Book review: The Only Good Indians by Stephen Graham Jones

Again – a NetGalley ARC review. I stumbled across Stephen Graham Jones’s short story collection After The People Lights Have Gone Off several years ago in a secondhand bookshop, and ever since then I’ve always kept half an eye out for books by him. So I jumped on the chance to review this, and will be buying a copy. Five stars, of course.*

*Reviews on this site will also be four or five stars, because I’m not a dick or a professional reviewer, and I see no need to share reviews of the books I didn’t love. Just seems mean to do that.

The blurb

‘The creeping horror of Paul Tremblay meets Tommy Orange’s There There in a dark novel of revenge, cultural identity, and the cost of breaking from tradition in this latest novel from the Jordan Peele of horror literature, Stephen Graham Jones.

Seamlessly blending classic horror and a dramatic narrative with sharp social commentary, The Only Good Indians follows four American Indian men after a disturbing event from their youth puts them in a desperate struggle for their lives. Tracked by an entity bent on revenge, these childhood friends are helpless as the culture and traditions they left behind catch up to them in a violent, vengeful way.’

My review

togi*I, stupidly, waited until access to my copy of The Only Good Indians expired before actually writing up this review, so please excuse the lack of specific reference to character names! Events kept vague to avoid spoilers*

I loved this book, though had to read it slowly, to take in the events – to handle reading some of them. I’m not a fan of the term ‘literary horror’ (because I honestly think good horror is, by default, literary), but I think The Only Good Indians is as fine an example of it as you’ll read. It creeps, is thoughtful – makes the reader examine societal stratas, prejudice, rituals, respect and understanding of one’s past – all while layering terror on horror, with some great action sequences to boot. Jones can draw a scene as clearly as if you’re watching it in a film, with added smells, taste, textures – which is great until you reach the particularly gory moments (when I, for one, had to step away and take a little break!).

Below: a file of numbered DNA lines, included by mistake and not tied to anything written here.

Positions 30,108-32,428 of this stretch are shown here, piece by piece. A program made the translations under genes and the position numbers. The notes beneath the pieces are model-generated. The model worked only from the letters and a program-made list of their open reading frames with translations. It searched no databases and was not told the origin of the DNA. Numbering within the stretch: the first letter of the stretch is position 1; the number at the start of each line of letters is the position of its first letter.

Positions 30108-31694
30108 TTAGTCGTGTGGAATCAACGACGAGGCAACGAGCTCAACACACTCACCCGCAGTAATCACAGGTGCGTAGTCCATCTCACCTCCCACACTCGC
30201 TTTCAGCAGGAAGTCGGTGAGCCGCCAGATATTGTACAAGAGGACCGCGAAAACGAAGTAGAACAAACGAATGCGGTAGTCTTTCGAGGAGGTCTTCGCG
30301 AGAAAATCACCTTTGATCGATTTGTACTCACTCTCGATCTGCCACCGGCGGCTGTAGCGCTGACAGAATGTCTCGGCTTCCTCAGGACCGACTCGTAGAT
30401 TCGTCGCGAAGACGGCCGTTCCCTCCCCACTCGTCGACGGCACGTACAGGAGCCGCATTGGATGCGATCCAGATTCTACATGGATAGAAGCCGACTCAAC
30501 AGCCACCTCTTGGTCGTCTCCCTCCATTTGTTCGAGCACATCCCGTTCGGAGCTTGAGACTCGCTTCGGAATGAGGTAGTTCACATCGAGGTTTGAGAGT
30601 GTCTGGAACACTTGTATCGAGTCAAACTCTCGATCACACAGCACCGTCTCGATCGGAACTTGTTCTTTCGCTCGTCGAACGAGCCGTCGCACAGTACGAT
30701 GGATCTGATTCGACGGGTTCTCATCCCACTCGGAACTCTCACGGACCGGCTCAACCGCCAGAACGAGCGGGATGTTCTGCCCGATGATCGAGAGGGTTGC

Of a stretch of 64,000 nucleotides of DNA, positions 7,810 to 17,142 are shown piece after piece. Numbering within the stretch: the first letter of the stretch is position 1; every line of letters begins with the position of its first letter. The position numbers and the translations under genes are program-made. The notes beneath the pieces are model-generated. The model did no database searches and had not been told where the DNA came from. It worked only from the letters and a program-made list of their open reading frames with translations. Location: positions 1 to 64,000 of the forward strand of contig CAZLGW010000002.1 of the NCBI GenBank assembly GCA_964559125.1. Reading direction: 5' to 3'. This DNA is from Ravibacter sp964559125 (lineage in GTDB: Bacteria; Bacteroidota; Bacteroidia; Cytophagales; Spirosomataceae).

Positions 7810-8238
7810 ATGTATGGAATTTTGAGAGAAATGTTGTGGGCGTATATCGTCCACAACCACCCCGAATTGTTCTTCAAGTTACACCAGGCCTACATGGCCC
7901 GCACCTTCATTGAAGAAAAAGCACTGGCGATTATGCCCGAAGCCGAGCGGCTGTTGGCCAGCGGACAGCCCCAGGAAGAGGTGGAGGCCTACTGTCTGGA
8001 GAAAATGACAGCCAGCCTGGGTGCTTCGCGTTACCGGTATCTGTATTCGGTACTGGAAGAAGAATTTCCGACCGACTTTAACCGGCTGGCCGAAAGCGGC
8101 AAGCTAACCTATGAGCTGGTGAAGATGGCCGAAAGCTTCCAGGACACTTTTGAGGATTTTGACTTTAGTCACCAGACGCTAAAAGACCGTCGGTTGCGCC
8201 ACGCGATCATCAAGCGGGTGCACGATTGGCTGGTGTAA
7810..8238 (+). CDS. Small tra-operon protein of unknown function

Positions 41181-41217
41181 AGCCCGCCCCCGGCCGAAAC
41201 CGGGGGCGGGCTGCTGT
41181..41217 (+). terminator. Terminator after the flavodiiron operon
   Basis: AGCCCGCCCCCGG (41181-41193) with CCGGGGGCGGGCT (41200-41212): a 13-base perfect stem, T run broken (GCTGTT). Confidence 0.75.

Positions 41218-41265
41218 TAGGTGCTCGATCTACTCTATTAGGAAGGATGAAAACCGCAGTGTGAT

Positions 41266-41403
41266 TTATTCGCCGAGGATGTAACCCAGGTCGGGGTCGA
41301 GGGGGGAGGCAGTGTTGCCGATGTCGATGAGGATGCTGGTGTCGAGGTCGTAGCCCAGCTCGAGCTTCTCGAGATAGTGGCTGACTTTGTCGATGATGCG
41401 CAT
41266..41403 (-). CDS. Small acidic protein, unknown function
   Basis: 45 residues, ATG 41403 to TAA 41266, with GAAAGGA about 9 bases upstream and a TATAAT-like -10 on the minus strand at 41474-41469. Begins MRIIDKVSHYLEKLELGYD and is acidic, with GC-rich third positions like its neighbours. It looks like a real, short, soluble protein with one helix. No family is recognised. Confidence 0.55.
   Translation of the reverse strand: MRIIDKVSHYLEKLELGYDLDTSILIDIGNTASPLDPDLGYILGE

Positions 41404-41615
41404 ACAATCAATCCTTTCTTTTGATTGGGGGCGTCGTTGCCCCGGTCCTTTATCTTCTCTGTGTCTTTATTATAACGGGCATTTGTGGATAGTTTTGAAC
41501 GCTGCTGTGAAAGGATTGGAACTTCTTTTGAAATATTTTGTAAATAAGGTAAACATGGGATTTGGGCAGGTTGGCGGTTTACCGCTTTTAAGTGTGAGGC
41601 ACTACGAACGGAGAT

Jones treads that fine narrative line of making you wonder: is the protagonist haunted, or is he mentally ill? Are we, the reader, being drawn into his guilty delusions? There’s a switch up of POV part way through that answers many of those questions – and I rather suspect that might be the Marmite moment where other readers (having skimmed other reviews) find themselves shaken loose. I fell on the side of loving it – rage, tenderness, revenge, history, present day thoughts, despair and hope all weave together throughout the plot – which has depth. TOGI made me think hard about the world, but it took me there not by smacking me over the head with social commentary at the detriment of the plot, but by leading me gently, sometimes reluctantly, through shadows and memories, past blood and family. It’s quite beautifully, and horribly, done.

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